Resources for Families and Friends

Support resources in Massachusetts for families and friends of individuals at risk of opioid overdose.

Learn to Cope is a non-profit support network that offers education, resources, peer support, and hope for family members coping with a loved one addicted to opioids or other drugs. Meetings occur regularly in locations throughout the state of MA (see calendar). Family members may receive overdose prevention, recognition, and response education at group meetings.

Allies in Recovery offers online resources to help family members when a loved one is struggling with drugs and/or alcohol. Allies in Recovery offers free membership for MA residents (enter your ZIP code as the promotional code when registering online). In addition to eLearning and other online resources, the organization offers CRAFT (Community Reinforcement and Family Training) coaching to reduce substance use, get your loved one into treatment, and improve your well-being.

Family Intervention Programs use evidence-based practices to engage adolescents, young adults, and family members. These programs focus on engaging the individual with a substance use disorder with treatment and/or recovery services. These programs also provide ongoing support, skill building, and resource development for care takers and family members. There are currently two models being supported by BSAS: the Adolescent Community Reinforcement Approach and Assertive Continuing Care (ACRA/ACC) model, and the ARISE model. To learn more about local offerings of these services, visit the MA Substance Use Helpline’s website. Hover over “Search for Treatment” and select “For Providers”. Then, under “Select a service category” select “Family Services”. Alternatively, you can call the Helpline at (800) 327-5050.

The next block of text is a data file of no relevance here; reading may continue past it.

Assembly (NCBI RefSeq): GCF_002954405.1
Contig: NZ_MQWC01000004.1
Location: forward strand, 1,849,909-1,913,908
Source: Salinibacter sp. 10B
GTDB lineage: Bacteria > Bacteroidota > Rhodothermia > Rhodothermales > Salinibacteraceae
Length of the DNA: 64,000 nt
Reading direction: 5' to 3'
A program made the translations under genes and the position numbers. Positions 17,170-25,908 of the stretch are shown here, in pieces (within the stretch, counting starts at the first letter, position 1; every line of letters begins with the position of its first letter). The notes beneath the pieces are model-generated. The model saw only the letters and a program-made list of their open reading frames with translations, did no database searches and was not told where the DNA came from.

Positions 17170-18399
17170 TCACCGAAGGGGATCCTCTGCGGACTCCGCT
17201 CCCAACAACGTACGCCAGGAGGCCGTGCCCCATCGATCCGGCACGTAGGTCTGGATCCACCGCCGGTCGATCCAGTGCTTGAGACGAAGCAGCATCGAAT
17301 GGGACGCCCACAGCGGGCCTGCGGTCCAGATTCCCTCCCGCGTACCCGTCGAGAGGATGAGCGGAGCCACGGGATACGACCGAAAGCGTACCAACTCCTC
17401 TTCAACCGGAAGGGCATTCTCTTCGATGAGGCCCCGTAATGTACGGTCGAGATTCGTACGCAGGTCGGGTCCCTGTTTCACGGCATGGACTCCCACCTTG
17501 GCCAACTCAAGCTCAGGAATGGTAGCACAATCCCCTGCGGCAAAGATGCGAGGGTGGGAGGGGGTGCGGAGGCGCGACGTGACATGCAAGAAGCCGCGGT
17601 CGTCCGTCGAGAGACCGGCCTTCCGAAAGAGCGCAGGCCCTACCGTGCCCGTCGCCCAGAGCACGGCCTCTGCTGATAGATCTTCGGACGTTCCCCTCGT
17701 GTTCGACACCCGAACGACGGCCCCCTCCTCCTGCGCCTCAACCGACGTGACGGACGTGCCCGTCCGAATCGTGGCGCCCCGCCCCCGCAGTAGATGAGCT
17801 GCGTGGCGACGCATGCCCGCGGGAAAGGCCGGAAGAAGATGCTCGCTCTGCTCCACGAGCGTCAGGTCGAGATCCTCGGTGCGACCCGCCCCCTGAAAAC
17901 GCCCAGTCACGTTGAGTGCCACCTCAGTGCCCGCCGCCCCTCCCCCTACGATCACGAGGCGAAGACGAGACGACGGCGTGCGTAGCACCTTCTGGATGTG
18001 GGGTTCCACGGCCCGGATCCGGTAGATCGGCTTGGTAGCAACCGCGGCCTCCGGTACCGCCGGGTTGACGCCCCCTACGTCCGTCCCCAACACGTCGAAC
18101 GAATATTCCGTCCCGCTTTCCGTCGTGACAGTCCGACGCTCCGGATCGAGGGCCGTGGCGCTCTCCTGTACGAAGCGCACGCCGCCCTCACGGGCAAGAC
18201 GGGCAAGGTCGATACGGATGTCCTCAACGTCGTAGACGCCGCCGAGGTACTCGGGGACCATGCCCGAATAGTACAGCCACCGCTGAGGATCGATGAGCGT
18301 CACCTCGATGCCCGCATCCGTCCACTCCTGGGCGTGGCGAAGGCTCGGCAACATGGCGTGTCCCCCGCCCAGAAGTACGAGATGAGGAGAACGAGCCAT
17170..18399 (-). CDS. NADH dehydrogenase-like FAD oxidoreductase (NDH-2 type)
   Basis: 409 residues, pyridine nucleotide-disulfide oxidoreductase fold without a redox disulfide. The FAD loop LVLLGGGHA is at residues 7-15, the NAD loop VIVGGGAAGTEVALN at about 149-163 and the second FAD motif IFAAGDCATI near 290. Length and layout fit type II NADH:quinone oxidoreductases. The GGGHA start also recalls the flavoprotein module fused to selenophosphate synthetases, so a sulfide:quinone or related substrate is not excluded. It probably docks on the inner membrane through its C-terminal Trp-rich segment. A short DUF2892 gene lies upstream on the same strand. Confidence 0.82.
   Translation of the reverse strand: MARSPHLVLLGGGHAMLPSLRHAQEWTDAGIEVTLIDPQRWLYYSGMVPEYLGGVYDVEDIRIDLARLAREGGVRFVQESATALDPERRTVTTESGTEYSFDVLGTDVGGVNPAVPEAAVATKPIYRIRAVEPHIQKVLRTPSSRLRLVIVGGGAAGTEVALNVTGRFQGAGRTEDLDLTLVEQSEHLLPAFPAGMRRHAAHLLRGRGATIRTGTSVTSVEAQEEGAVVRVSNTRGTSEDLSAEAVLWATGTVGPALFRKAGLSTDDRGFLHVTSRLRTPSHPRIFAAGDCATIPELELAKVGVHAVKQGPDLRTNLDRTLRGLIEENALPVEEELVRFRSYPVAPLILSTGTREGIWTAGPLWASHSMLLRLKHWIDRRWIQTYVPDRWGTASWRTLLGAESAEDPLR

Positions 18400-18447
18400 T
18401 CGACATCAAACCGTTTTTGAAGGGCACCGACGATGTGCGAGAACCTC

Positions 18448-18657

Support After a Death by Overdose (SADOD) provides resources, information, and assistance to people throughout MA who have been affected by the death of someone they care about from a substance-use-related cause. SADOD’s focus is on increasing the capacity and effectiveness of peer grief support for bereaved people, frontline care providers, people in recovery, and people struggling with drug use. After a death caused by substance use, people experience grief as others do, but substance-use-related deaths can also bring with them unique challenges and hardships. SADOD’s resources for bereaved individuals address every aspect of grief, and offer an extensive collection of items focused on grief after a substance-use-related death.